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Newspaper Page Text
"ONE OF THE FAMILY"
By John Elkins
"Billy, I'm proposing to you!" said
June with a saucy grin. ' "Dpn't you
seem to recognize it when you see
"Well, hardly. It's so sudden,"
"Sudden? Why leap year is two
months old. It seems to me that's
old enough to begin to take notice."
"But I hadn't," answered Billy in
"Well, I must say this is some
thing of a 'jolt' I thought you'd jump
at it or rather at me."
"I repeat," observed Billy. "It is
Billy, although a bit over 30, had
retained such an evergreen youth
that no one, even in the cement
works where he was a partner, ever
thought of calling him William. He
would probably always be Billy to the
end of the chapter, though he was
Qve feet nine and strongly built He
never laid any claims to beauty, but
had a good, wholesome countenance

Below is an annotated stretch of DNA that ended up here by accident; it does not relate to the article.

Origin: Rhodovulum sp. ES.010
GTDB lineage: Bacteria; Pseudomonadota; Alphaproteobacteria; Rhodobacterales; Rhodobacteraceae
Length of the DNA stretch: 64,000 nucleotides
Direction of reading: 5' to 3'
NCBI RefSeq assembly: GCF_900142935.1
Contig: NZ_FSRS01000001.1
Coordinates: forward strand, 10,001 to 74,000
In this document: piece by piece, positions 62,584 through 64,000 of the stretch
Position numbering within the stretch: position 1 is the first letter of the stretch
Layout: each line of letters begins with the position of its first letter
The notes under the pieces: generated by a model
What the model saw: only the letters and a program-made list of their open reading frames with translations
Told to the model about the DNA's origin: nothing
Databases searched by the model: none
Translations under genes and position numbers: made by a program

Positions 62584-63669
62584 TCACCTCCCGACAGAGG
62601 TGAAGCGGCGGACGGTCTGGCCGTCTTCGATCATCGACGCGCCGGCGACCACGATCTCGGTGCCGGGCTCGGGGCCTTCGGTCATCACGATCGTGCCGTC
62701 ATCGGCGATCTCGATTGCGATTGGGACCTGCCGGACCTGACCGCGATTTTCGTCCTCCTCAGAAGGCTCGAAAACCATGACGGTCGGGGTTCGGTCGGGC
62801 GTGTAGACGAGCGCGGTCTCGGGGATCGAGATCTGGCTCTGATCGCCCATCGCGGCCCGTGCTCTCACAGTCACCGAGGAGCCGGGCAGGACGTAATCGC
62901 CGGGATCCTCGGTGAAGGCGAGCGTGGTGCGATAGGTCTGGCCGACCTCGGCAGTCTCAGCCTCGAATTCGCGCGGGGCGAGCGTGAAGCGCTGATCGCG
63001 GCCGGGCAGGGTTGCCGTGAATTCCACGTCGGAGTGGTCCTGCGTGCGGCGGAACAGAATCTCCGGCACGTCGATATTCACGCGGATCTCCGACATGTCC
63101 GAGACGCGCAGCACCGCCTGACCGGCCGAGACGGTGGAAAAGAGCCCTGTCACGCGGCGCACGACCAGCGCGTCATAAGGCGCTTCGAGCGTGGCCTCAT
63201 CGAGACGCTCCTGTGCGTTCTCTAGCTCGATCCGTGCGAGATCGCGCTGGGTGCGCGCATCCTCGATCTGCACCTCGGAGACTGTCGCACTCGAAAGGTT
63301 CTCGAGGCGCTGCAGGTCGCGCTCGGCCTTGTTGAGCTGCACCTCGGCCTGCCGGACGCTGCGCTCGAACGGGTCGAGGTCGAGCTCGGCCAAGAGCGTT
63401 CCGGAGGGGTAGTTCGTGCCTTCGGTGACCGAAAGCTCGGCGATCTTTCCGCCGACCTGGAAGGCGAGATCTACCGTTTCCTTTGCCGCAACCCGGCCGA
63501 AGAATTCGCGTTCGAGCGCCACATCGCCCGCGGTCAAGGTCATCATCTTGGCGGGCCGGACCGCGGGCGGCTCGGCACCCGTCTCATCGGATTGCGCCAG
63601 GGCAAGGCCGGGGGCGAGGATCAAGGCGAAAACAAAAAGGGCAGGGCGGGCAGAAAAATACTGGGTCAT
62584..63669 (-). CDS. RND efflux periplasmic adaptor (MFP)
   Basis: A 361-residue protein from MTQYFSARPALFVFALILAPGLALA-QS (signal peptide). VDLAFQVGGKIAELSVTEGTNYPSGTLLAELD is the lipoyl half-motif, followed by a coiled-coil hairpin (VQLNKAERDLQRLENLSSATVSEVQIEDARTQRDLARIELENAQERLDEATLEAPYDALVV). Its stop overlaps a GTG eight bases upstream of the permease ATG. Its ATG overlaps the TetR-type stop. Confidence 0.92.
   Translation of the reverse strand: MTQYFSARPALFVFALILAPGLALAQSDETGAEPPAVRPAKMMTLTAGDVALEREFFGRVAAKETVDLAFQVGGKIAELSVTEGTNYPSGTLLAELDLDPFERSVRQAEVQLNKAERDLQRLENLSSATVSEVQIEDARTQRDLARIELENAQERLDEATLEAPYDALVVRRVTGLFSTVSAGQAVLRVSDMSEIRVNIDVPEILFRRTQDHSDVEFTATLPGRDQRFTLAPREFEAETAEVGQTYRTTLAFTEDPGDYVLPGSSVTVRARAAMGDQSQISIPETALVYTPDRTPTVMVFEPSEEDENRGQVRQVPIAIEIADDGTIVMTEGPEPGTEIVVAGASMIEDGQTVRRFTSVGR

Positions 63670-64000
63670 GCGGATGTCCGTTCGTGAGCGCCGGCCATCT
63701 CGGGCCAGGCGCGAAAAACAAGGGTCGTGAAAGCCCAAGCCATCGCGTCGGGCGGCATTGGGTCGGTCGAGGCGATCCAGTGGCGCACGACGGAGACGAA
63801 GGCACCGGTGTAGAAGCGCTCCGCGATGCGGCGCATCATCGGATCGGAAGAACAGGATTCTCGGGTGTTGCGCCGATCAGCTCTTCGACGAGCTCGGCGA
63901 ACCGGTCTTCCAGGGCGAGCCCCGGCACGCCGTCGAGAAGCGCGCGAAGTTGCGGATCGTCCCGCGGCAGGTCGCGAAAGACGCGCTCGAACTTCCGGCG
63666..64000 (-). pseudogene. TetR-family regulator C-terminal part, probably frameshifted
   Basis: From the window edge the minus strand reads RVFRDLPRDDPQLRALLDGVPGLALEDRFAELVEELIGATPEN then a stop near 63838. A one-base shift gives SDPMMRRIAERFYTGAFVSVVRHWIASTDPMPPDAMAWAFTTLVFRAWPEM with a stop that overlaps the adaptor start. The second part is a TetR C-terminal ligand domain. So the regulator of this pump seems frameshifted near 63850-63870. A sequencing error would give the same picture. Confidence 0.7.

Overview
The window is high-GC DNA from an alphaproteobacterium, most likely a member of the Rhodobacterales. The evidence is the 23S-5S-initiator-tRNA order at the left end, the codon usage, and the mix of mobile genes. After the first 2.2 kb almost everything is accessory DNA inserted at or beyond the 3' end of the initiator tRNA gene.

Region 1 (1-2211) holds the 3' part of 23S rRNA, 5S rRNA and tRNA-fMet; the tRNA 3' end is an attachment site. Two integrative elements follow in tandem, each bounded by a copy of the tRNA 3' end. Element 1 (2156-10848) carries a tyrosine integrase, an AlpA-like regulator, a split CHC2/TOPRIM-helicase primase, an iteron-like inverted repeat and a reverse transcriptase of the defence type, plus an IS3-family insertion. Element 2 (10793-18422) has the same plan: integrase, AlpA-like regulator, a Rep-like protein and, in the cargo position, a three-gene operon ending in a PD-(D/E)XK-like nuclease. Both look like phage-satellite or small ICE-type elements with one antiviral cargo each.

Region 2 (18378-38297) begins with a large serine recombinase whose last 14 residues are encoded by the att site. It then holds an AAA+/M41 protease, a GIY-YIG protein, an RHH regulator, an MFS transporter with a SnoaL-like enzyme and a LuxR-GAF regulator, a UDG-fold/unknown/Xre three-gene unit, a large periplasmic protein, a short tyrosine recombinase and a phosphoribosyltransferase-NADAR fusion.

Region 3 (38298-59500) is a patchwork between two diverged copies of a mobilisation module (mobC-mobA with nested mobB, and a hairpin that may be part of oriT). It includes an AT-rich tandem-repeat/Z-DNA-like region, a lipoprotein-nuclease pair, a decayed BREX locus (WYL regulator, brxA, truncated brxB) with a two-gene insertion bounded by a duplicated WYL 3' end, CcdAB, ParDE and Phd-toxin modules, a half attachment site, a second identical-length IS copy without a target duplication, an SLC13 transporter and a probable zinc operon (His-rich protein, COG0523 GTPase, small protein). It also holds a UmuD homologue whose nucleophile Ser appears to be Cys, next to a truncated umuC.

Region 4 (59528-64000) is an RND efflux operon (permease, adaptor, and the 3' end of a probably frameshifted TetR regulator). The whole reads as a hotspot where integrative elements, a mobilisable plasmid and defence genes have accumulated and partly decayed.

that looked capable and honest.
June Barry had been taken by Mrs.
Hunt, Billy's mother, when she was
only 8 years old. She was distantly
related by marriage, but so remotely
that when you began to try to en
tangle it, it ended in not being re
lated. But June was left an orphan
with a small inheritance, and Mrs.
Hunt brought her home and she be
came one of the family. That was
ten years ago, and she had romped
through her childhood with Billy,
and it had not apparently occurred to
him that she had grown up. Evident
ly it was occurring to him now, for
the quizzical smile on his hps was
but a transparent mask to cover
Ms perplexed surprise.
"Look here, Toodles," expostulat
ed Billy, "why use me for a buffer to
bring that Thurston fellow to time.
I'll do anything for vou in that line,
bat why do this?'
"Don't trouble yourself to take the
good Samaritan pose, you don't have
to. ' I refused' Tommy Thurston day
"You did?" Bill was plainly sur
prised. "Yes. Had you any idea I could
care for such a silly creasure?"
"He has oodles of money."
"Well, do you think that's all I
want? You that's beeji living in the
"Where Is That Scoundrel?" He
same house with me for the last ten
"That's it," musingly rejoined the
man. "Sometimes we don't know the
people of our own family as well as
we do outsiders. Perhaps because we
don't take notice."
"We don't take y notice," echoed
"And you know." laughed Billy
trying to dismiss the matter as a